I was talking with a friend recently, and he mentioned the vision that Julian of Norwich had in which she saw God as a Lord and human beings as the Lord’s servants. I had to admit that while I understand that image of God in my head it doesn’t engage with either my heart or my soul, and it’s therefore not an image that has ever spoken to me. Obviously it spoke to Julian through her vision, and continues to speak to some today, so I found myself pondering why it doesn’t to me?Continue reading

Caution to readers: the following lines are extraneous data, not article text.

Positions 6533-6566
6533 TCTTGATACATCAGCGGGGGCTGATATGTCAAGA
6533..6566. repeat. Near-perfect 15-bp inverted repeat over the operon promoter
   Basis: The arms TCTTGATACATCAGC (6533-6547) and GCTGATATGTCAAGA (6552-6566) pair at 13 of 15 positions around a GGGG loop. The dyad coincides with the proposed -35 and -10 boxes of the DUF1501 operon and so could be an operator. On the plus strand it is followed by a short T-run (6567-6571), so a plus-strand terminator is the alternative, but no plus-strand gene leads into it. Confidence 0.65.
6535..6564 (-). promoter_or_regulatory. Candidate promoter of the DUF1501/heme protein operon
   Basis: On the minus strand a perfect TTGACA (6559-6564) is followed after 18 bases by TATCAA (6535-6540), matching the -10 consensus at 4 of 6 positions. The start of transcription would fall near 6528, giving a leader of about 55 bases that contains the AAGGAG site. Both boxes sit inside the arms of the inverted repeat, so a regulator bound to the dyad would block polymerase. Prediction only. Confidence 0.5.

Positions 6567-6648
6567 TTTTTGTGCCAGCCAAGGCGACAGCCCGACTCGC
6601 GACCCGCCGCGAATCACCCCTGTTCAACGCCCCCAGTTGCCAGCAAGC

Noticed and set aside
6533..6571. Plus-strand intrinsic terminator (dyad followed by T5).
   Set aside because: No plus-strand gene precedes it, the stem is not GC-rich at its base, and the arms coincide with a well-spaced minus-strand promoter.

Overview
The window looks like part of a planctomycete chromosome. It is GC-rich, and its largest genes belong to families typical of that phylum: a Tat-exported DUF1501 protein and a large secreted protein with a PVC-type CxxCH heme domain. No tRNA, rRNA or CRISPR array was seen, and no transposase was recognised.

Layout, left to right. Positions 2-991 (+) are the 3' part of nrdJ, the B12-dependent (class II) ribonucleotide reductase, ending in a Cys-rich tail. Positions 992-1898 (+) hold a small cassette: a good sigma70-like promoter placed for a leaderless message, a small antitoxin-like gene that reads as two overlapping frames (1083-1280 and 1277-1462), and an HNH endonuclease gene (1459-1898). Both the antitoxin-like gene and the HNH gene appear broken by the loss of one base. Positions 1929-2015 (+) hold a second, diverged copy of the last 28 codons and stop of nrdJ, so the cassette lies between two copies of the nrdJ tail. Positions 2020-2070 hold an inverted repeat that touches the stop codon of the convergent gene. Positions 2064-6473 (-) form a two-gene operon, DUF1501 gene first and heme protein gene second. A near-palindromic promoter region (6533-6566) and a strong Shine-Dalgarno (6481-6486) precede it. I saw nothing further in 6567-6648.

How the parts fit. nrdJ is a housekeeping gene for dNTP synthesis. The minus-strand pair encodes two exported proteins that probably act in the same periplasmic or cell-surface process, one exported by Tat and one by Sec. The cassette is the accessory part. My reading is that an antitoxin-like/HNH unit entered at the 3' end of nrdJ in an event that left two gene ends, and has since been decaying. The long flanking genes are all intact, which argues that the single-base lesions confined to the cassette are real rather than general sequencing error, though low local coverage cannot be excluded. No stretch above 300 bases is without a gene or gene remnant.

Recently a friend told me that she had been to receive Communion for first time for some months as her church was now open for worship: she was delighted to have been able to do so, as others are, as lockdown is beginning to be eased. Unlike my friend I haven’t been to worship in a church for a long time, worship there doesn’t currently feed my soul & it often leaves me feeling irritated & depressed. So its better for me to absent myself and look elsewhere. But rather than being a problem its become a gift, a challenge to think outside the box, and in a number of ways.Continue reading